If your company uses Gmail for all business correspondence, your network admins have various options to reduce the risk of data loss through email.
Types of Email Attacks Every Business Should Prepare For
Email is often the weakest link in a company's security posture, and the resulting losses can be astronomical. Learn about BEC attacks, phishing, and more.
Despite the rise of live messaging and video conferencing in professional interactions, email communication is as widespread as ever. Unfortunately, so are cyberattacks that use this channel to extort and steal from businesses.
Let’s take a quick look at the most widespread security attacks that happen via email.
1. Business Email Compromise (BEC)
BEC is an email scam that relies on social engineering. According to the FBI, it is the most financially damaging type of cyberattack. Between 2016 and 2019, companies lost a total of over $26 billion as a result of BEC attacks.
The idea behind BEC is simple: the scammers impersonate a trusted coworker (or sometimes a client or other professional contact). Through email, they request a money transfer. The email recipient has no reason to suspect anything is wrong, and so they send money to the scammers’ account.
A classic example is when an employee receives an email that appears to come from the CEO of the company. The request is urgent and it sounds legitimate, so the employee doesn’t double-check it through other channels.
Another possibility is for the scammers to impersonate a random employee and email payroll with false “new account details,” and then wait until their monthly payment lands.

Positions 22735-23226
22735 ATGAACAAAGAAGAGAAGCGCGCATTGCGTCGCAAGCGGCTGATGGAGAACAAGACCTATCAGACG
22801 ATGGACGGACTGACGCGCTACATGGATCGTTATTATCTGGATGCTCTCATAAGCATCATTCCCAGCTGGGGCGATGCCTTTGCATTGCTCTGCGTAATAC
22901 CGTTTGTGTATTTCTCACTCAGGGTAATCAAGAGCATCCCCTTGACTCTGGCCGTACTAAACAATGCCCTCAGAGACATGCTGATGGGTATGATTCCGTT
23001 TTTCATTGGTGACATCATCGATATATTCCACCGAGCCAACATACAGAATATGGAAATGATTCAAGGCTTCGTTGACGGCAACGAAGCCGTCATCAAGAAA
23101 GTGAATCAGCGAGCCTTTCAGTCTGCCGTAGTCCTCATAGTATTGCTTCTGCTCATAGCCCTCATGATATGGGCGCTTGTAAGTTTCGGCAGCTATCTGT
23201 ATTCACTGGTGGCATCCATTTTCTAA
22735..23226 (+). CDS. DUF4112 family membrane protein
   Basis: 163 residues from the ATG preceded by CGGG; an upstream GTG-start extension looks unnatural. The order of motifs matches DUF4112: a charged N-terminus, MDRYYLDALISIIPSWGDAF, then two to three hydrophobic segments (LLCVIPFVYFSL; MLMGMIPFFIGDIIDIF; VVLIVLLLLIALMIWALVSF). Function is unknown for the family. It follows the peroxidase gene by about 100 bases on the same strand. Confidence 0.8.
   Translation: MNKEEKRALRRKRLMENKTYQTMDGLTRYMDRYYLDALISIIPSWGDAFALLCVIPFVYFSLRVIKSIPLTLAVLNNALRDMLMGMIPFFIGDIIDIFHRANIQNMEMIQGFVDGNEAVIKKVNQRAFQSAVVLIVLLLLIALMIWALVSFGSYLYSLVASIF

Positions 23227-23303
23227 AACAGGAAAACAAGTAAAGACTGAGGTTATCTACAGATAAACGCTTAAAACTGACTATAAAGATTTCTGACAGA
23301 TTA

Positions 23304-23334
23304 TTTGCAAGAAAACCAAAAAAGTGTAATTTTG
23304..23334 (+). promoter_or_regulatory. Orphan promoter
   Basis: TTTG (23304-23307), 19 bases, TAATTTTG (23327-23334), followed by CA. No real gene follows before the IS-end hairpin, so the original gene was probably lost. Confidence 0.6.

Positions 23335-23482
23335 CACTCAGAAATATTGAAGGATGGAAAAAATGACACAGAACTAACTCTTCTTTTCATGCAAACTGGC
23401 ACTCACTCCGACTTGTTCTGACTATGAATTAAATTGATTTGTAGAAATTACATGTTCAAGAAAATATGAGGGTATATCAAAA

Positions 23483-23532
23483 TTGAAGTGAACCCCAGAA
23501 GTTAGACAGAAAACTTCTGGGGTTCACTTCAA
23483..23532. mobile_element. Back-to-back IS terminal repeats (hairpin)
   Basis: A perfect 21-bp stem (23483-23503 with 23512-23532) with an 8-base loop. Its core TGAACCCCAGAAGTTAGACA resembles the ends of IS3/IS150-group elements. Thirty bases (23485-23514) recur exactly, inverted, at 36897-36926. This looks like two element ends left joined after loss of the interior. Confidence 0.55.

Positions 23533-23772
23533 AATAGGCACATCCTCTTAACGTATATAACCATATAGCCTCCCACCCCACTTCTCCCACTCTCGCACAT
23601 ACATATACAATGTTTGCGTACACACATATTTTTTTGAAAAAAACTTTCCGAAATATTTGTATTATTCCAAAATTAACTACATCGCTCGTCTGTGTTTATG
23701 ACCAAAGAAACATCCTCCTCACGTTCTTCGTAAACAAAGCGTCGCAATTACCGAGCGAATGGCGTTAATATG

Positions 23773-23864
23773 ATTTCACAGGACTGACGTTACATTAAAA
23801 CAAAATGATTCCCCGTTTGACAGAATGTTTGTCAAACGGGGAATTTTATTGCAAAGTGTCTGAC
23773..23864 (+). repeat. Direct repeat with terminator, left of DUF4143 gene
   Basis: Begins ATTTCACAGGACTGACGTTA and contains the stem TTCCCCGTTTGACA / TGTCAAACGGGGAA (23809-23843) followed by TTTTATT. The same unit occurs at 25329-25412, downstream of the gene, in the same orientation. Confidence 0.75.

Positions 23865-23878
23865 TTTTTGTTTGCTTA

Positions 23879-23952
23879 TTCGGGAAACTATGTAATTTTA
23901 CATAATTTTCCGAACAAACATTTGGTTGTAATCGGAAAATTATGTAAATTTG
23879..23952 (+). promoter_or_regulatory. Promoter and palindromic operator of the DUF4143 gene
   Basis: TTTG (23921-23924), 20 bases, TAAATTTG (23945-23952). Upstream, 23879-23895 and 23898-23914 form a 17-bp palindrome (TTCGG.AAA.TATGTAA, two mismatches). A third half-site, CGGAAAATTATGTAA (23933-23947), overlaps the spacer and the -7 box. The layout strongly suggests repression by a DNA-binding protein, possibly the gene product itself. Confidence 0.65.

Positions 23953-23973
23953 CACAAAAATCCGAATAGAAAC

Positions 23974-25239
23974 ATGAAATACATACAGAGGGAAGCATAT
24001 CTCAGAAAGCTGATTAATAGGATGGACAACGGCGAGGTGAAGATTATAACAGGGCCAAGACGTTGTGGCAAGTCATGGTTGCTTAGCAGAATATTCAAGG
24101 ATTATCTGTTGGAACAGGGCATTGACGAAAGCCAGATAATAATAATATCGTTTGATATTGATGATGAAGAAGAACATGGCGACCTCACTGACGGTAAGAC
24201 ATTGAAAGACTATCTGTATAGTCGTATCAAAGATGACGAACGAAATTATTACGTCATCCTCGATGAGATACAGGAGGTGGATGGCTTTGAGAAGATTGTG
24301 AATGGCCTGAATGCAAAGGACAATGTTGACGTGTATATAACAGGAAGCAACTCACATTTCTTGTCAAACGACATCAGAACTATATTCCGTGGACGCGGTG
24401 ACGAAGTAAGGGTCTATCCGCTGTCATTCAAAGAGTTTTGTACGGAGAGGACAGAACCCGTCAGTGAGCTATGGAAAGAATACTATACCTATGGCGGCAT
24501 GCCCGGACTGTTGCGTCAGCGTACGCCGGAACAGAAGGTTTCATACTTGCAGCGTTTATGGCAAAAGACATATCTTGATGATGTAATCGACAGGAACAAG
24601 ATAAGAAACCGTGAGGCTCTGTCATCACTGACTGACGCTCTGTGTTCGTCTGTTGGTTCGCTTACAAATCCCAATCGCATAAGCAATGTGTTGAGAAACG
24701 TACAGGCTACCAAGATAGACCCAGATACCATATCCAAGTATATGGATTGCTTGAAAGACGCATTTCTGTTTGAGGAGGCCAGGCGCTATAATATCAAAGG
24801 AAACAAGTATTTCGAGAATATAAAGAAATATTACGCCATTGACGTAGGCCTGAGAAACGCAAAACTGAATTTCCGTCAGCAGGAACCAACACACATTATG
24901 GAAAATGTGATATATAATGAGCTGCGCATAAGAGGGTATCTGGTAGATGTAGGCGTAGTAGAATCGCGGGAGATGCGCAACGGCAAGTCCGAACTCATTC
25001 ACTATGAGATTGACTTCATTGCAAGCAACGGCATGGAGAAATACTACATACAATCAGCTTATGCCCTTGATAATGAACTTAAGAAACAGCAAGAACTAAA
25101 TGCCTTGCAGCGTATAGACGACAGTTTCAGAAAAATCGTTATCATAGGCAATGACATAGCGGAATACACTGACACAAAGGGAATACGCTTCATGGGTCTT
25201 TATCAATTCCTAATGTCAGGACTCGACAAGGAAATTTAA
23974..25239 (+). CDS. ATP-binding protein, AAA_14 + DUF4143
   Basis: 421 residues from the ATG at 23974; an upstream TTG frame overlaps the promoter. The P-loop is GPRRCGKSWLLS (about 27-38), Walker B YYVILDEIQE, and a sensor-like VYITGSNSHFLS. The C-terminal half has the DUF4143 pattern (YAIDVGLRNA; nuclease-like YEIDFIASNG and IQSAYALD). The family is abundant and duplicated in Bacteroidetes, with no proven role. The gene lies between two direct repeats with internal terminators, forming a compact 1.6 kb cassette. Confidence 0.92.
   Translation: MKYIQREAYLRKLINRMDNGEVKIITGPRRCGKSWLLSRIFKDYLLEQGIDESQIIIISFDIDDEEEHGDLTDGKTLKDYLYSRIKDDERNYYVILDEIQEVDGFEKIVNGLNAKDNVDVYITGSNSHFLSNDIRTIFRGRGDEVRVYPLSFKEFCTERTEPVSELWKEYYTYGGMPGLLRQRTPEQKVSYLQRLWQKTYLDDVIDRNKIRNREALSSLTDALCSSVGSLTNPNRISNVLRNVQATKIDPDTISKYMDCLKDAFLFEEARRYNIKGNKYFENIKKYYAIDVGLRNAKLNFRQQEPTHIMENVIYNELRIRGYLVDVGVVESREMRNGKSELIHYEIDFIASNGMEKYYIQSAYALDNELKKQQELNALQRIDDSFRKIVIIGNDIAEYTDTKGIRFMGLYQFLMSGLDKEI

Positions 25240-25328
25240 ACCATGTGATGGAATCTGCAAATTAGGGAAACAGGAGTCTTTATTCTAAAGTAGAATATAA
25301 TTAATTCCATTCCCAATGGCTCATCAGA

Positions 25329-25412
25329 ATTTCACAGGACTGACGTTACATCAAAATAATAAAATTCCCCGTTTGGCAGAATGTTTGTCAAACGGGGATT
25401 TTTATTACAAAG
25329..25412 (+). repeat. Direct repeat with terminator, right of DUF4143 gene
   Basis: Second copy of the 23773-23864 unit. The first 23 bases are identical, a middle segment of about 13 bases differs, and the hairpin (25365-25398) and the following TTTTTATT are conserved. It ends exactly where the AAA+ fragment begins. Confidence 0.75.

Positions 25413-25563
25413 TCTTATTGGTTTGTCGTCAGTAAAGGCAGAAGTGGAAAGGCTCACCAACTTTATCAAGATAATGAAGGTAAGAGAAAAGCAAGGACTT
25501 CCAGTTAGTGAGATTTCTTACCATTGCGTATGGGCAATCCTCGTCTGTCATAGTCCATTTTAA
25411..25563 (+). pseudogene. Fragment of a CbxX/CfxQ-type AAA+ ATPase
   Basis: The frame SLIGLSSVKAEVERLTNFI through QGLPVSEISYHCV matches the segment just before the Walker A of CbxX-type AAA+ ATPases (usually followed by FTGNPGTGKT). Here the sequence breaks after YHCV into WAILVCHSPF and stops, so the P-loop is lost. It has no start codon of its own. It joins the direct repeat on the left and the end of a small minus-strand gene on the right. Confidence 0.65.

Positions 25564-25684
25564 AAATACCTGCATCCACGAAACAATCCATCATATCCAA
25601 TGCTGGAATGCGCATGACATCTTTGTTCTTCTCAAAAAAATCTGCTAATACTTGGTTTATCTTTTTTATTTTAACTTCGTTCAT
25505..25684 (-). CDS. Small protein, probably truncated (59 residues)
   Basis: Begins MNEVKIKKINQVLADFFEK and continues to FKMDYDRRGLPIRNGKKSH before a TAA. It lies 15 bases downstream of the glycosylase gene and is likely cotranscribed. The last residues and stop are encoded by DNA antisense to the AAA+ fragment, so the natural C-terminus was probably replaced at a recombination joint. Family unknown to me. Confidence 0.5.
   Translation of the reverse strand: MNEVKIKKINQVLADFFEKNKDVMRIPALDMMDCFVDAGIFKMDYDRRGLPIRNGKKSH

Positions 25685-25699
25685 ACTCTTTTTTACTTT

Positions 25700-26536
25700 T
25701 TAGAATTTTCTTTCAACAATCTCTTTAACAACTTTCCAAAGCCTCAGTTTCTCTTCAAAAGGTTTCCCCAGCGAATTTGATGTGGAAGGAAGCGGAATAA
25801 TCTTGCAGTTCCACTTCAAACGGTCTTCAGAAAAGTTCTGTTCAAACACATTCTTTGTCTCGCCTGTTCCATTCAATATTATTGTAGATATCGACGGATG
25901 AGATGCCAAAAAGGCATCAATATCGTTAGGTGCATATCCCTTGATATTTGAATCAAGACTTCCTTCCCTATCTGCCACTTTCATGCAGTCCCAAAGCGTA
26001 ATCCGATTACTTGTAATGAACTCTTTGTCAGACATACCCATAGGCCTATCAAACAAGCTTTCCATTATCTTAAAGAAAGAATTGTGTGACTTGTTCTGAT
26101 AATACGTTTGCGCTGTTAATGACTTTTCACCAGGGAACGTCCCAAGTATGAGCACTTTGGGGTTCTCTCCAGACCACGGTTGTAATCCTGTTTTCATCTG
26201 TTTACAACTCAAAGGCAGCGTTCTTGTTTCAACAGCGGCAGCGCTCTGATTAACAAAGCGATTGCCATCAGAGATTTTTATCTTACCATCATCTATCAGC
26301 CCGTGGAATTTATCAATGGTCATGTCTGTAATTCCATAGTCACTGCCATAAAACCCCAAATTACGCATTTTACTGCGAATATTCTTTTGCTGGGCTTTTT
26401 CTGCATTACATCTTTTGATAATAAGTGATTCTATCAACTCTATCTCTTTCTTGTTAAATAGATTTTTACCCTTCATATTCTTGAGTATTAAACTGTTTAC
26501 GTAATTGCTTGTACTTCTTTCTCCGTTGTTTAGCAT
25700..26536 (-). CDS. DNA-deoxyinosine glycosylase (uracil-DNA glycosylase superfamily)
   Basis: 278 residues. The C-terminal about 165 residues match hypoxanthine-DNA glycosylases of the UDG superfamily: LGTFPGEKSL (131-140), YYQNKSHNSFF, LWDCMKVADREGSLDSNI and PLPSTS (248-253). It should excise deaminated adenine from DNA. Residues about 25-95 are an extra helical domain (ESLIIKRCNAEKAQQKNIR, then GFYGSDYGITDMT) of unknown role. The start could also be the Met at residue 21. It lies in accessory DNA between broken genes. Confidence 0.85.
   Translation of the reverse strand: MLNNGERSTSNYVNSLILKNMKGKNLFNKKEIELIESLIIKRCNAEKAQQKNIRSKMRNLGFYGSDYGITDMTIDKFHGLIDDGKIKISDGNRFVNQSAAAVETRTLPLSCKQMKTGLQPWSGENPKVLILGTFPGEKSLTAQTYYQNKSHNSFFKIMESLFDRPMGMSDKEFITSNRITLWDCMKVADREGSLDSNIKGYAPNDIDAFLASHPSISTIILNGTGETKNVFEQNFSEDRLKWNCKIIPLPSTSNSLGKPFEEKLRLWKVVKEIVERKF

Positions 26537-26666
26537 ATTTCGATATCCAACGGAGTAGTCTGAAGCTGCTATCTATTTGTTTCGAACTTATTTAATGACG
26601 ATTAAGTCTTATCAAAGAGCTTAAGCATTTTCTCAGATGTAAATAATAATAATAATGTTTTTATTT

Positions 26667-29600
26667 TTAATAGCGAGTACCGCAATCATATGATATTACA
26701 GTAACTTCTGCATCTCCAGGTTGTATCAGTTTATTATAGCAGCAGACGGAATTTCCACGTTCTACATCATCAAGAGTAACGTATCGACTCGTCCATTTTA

In order to impersonate a sender that people will trust, the attackers may:
● Spoof a real email address
In this case, the scammers use a fake email account that looks similar to the real one. For example, the CEO’s real address is firstname.lastname@example.org, and the scammers create and use the address email@example.com. The recipient might not notice the difference.
Note: The term ‘spoofing’ refers to impersonating legitimate sources of any kind.
● Hijack a real email address
Through malware attacks or software engineering, it is possible to take over an employee’s actual email account. In this case, the scammers may contact the victim through several channels simultaneously (e.g. through chat or texting)
Once again, this scam relies on the construction of a false identity. From a spoofed email address, the scammers send an email asking the recipient to share some information. These emails tend to include a clickable link.
You might think phishing scams only work on gullible people who aren’t fully in touch with online norms of behavior. And some scams do fit this profile! For example, there are phishing attacks that have a convoluted story attached, and the email is deliberately misspelled and full of grammar errors. The errors are there to filter out suspicious would-be victims: the email looks unprofessional, but some recipients don’t notice that, and they are the likeliest to give up their personal information. Here’s a good example from Berkeley’s Information Security Office.
However, it’s important to realize that there are much more sophisticated phishing methods than that. Even in professional inboxes, it is common to receive phishing emails that appear to be from banks, subscription services, money transfer services, etc. For example, you may receive an email that appears to be from PayPal, with a ‘Go to PayPal’ button in the body of the email. Upon clicking this link, you’ll be redirected to a false (spoofed) version of the PayPal website. If you enter your bank account information here, you’ll be transferring your money to the scammers.